Acquired Distinctiveness: Because the challenged registration was issued under Section 2(f), inherent distinctiveness was not an issue. See Cold War Museum, Inc. v. Cold War Air Museum, Inc., 586 F.3d 1352, 92 USPQ2d 1626, 1629 (Fed. Cir. 2009) (“where an applicant seeks registration on the basis of Section 2(f), the mark’s descriptiveness is a nonissue; an applicant’s reliance on Section 2(f) during prosecution presumes that the mark is descriptive.”). A registration may be cancelled if the mark lacks distinctiveness either when registered or at the time of trial. Neapco Inc. v. Dana Corp., 12 USPQ2d 1746, 1747 (TTAB 1989). The Board construed the petition as alleging geographical descriptiveness and acquired distinctiveness at the time of trial.

A cancellation petitioner bears the initial burden to establish a prima facie case of no distinctiveness. If it does so, then the burden shifts to the respondent to submit evidence and argument in its favor. However, the ultimate burden of proof remains with the petitioner. Cold War Museum, 92 USPQ2d at 1620.

The Board first was required to determine the degree of geographical descriptiveness of the mark LAGUNA CANDLES. See, for example, In re Boston Beer Co., 198 F.3d 1370, 1373 (Fed. Cir. 1999) (“[T]he greater the degree of descriptiveness the term has, the heavier the burden to prove it has attained secondary meaning” (quoting In re Bongrain Int’l (Am.) Corp., 894 F.2d 1316, 13 USPQ2d 1727, 1727 n.4 (Fed. Cir. 1990)). Relevant inquiries include evidence that the place named in the mark is very well known, and that third parties in the same industry use the geographic place name in connection with their goods. Spiritline Cruises, 2020 USPQ2d 48324, at *6.

There was no evidence of third-party uses, or newspaper or magazine articles referring to third-party use, of "Laguna." "Even the Orange County Wikipedia pages do not contain much information about Laguna Beach." Respondent's website states that it is located in Laguna Beach, while the petitioner presented testimony that Laguna Beach is often referred to as "Laguna." The Board concluded that the degree of geographic descriptiveness of LAGUNA CANDLES is "modest."

Because petitioner relied on outdated evidence (evidence submitted in the earlier opposition some nine years previously), the Board found that petitioner failed to make a prima facie case that overcame Respondent's claim of five years of continuous and substantially exclusive use. Moreover, even had petitioner made out a prima facie case, it did not overcome respondent's evidence that its sales and gross income figures have incresaed from 2011; from then until the trial, respondent sold 324,318 "units" and has received press coverage in several national magazines.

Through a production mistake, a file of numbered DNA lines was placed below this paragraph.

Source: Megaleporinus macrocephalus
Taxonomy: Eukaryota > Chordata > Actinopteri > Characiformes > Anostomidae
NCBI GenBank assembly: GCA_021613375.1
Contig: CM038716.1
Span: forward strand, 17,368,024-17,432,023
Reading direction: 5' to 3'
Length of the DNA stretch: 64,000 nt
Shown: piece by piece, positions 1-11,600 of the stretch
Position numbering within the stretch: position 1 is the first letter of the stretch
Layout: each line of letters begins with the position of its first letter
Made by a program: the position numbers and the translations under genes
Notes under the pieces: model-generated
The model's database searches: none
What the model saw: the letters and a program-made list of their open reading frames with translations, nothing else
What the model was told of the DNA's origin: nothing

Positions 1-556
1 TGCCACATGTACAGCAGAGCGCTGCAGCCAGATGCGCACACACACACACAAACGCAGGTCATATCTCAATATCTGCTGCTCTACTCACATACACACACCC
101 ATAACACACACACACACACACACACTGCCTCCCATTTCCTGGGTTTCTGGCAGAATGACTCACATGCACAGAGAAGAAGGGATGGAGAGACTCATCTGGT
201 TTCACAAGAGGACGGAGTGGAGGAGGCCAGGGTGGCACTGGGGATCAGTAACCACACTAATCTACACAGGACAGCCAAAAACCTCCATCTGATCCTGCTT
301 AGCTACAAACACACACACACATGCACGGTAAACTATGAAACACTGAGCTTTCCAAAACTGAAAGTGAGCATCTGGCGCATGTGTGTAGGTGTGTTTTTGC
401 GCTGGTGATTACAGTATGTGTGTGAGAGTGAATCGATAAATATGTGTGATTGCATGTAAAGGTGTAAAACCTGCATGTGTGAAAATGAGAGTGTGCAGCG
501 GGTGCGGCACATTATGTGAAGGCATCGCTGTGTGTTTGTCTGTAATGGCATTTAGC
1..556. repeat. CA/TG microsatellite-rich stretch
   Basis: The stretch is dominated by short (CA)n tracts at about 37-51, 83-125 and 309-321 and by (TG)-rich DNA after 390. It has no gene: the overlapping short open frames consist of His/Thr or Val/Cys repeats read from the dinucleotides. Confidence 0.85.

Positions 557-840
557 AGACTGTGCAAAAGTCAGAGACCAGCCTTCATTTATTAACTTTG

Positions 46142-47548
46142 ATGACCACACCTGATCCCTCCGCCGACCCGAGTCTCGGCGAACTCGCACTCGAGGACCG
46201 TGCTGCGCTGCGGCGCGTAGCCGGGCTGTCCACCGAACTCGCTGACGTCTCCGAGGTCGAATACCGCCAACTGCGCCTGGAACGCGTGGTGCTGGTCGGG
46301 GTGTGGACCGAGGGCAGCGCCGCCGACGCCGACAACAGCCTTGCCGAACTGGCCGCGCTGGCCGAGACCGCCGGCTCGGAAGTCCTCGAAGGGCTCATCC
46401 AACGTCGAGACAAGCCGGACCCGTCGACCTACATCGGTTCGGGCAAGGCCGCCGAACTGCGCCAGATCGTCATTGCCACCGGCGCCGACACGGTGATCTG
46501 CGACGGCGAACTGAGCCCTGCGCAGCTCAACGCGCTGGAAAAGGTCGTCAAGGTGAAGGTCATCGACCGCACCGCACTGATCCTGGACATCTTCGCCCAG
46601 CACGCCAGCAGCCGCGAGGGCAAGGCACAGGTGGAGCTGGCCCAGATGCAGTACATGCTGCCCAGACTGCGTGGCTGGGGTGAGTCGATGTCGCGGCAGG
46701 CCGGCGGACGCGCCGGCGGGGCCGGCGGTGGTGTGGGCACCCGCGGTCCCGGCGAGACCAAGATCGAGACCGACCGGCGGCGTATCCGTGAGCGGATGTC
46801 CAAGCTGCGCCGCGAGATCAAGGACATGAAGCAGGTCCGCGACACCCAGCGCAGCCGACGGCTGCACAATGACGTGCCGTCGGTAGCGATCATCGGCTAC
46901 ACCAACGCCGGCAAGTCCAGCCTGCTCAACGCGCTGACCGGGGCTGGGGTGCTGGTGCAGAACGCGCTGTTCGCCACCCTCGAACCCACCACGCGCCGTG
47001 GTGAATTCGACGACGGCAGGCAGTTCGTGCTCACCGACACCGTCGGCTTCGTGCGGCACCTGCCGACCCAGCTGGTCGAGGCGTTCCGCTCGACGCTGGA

The Board concluded that petitioner had failed to carry its burden of proof.

Claim preclusion: In 2013, the TTAB sustained Flame & Wax's opposition to the same mark for candles on the ground of geographical descriptiveness [TTABlogged here]. Four months later, respondent filed a new application, claiming acquired distinctiveness under Section 2(f) based on continuous and substantially exclusive use of the mark for five years. Flame & Wax asserted that the prior TTAB decision established that the proposed mark is primarily geographically descriptive of petitioner's goods.

Claim preclusion requires (1) an identify of parties (or their privies), (2) an earlier final judgment of a claim on the merits, and (3) a second claim based on the same set of transactional facts as the first. Jet Inc. v. Sewage Aeration Sys., 223 F.3d 1360, 55 USPQ2d 1854, 1856 (Fed. Cir. 2000).

The decision in the opposition named Candrice Hendricks as the defendant, but she is not a principal of the respondent LLC. Not to worry. Because of the family nature of the business and because respondent did not dispute privity, the Board deemed the first Jet factor to be satisfied. As to the second factor, the decision in the opposition was on the merits.

As to the third factor, the Board observed that after an adverse final decision, an applicant may make a second attempt to register a mark if circumstances have changed. In re Honeywell Inc., 8 USPQ2d 1600, 1601-02 (TTAB 1988); In re Oscar Mayer & Co., 171 USPQ 571 (TTAB 1971). The Board found no case, however, in which an applicant claims acquired distinctiveness in a second application filed only four months after a successful opposition.

The Board noted the additional evidence in this proceeding that was not present in the first proceeding: the challenged registration enjoys a presumption of validity under Section 7; a five-year declaration under Section 2(f) was included in the new application; the mark had been in use for seven more years; respondent's sales increased; and respondent had received additional press coverage.